Hans Martin Schmid: Catalogue data in Spring Semester 2012

Name Prof. em. Dr. Hans Martin Schmid
Inst. f. Teilchen- und Astrophysik
ETH Zürich, HIT J 22.2
Wolfgang-Pauli-Str. 27
8093 Zürich
Telephone+41 44 632 73 86
RelationshipRetired Adjunct Professor

402-0352-00LAstronomical Observations6 credits2V + 1UH. M. Schmid
AbstractAstronomical techniques and observing strategies are presented with a particular emphasis on currently available professional telescopes of the European Southern Observatory.
ObjectiveThe course shall provide a basic understanding of the potential and limitation of different types of modern astronomical observations for young researchers. The course will present technical aspects which are important to prepare, to carry out and to calibrate different types of astronomical measurements: photometry, spectroscopy, astrometry, polarimetry and others. Many practical examples will be discussed. Also scientific aspects of instrumental projects and observational programs are addressed.
Content1. Introduction: research projects in astronomical observations
2. Observables: electromagnetic radiation, particles
3. Optical telescopes: Opitcs, types, mechanical concepts, examples
4. Detectors: CCDs, IR detectors, basic data reduction steps
5. Photometry: signal extraction, calibration, faint sources, etc.
6. Spectroscopy: spectrographs, calibration, spectral features
7. Polarimetry: measuring principles
8. Speckles and adaptive optics: atmosphere, AO-systems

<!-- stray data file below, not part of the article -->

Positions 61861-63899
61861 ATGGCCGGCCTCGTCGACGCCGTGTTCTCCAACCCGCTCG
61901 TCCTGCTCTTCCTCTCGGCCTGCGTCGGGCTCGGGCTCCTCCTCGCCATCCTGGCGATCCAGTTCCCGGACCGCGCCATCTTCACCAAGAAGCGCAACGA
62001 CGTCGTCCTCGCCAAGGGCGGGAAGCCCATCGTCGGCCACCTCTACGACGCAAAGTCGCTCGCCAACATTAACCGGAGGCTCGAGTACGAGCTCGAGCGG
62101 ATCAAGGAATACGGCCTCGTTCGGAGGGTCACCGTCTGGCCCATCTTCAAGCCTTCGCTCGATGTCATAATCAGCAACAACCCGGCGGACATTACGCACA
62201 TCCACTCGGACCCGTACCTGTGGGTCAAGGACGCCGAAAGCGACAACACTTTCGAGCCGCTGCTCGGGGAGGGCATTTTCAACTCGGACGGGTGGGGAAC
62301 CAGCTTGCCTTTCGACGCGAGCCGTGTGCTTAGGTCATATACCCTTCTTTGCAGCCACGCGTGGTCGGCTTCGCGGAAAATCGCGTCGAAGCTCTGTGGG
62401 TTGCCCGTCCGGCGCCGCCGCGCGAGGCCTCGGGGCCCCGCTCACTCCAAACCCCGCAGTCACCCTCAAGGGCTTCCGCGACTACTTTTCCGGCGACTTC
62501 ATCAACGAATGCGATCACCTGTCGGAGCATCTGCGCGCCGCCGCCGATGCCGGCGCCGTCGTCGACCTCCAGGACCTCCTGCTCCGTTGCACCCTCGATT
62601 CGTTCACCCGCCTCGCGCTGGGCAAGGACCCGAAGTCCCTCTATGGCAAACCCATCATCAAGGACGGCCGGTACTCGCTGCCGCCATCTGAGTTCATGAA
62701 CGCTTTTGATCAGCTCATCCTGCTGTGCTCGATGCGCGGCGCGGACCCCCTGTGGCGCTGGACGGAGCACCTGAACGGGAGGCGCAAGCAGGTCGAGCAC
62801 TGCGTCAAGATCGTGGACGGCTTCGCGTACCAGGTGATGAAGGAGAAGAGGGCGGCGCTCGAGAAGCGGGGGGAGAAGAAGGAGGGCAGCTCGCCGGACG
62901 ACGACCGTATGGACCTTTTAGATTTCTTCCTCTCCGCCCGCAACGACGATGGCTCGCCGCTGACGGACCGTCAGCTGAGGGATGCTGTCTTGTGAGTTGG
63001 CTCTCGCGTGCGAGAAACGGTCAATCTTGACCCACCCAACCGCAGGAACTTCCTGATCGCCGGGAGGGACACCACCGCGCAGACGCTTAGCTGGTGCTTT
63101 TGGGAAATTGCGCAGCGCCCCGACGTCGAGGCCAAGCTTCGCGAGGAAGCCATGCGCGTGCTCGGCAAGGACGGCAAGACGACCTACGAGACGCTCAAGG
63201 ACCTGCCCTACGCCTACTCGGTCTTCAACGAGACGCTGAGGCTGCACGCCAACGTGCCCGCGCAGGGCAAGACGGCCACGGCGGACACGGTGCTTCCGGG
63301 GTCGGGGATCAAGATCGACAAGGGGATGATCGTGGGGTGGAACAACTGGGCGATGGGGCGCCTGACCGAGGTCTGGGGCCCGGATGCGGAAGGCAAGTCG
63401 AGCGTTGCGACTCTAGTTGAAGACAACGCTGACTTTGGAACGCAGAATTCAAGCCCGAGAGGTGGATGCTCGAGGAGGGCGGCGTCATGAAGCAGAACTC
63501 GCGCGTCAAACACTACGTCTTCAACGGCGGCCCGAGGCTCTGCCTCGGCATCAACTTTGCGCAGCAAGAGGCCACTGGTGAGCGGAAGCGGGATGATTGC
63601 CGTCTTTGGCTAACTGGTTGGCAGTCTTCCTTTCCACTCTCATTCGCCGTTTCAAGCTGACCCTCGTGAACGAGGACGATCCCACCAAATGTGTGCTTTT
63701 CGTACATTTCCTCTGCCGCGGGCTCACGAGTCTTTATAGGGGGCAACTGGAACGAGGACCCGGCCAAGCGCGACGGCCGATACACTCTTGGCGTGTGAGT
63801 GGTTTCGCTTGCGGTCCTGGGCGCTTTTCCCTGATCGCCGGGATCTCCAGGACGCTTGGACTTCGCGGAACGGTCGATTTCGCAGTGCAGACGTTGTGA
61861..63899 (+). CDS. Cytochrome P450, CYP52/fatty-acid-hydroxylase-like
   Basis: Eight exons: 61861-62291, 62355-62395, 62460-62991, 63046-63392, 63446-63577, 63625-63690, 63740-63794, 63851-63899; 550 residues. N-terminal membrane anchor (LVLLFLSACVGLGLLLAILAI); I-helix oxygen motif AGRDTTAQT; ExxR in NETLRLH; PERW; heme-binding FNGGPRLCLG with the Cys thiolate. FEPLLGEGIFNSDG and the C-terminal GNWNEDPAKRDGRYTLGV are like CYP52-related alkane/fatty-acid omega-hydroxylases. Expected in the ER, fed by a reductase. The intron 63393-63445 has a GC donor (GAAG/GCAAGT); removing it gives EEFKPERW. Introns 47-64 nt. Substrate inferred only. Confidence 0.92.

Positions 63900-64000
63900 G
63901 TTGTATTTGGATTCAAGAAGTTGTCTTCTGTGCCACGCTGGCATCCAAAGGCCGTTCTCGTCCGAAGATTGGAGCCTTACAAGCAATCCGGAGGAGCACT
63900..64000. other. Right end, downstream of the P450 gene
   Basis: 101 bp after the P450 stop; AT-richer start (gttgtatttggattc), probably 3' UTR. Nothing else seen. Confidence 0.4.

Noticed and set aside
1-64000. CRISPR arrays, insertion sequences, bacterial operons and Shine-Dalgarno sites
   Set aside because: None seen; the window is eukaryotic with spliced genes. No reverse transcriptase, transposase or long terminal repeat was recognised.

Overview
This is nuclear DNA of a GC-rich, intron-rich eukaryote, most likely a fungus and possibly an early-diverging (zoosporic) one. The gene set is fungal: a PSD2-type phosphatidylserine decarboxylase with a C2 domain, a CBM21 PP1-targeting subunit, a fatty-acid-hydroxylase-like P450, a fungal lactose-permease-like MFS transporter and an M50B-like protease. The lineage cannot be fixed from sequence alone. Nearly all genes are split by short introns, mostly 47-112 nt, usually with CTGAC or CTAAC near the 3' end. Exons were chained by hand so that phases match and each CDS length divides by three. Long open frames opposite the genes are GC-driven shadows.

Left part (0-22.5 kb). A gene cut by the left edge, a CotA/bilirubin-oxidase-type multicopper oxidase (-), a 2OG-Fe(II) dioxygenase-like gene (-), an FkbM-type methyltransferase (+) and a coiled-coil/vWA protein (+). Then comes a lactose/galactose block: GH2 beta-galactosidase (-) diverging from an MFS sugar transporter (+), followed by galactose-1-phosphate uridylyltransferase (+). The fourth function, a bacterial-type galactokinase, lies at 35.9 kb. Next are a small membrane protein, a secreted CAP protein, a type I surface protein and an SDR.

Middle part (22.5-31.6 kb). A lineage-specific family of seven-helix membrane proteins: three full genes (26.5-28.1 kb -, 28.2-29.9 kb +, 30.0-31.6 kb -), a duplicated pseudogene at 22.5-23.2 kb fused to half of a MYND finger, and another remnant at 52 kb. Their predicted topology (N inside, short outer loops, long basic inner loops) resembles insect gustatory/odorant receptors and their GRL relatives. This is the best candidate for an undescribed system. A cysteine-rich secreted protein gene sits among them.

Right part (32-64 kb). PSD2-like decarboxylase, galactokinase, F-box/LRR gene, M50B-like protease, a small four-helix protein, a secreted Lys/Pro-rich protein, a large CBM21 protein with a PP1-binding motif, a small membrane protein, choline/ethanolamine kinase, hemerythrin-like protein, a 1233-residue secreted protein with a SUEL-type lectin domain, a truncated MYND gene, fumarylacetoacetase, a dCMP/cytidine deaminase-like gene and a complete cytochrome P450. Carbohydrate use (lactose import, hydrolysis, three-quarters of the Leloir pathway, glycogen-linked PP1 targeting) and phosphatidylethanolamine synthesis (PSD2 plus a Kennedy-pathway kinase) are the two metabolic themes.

Lecture notesNotes will be distributed.
LiteratureAstrophysical Techniques, C.R. Kitchin, 2009 (5th edition), CRC Press
Astronomical Observations, Gordon Walker, 1987, Cambridge University Press (a bit outdated)
402-0356-00LAstrophysics Seminar Information 0 credits2SM. Carollo, S. Lilly, M. R. Meyer, J. Read, A. Refregier, H. M. Schmid
AbstractResearch colloquium
402-0369-00LResearch Colloquium in Astrophysics Information 0 credits1KM. Carollo, S. Lilly, M. R. Meyer, J. Read, A. Refregier, H. M. Schmid
AbstractDuring the semester there is a colloquium every week on actual research by the members of the Institute of Astrophysics. In general, colloquia are 20 minutes excluding discussion. They start with a general introduction, review techniques and methods of general interest and present results. The goal is to inform all members of the institute about current work.
ObjectiveA colloquium is a combination of a 10 minute conference paper preceded by a 10 minute widely understandable introduction. The discussion is limited to 10 minutes, but may continue privately. The research colloquia are announced in the ETH Vorlesungsverzeichnis, but are not publicized in the Wochenbulletin of the Department of Physics. All colloquia are given in English.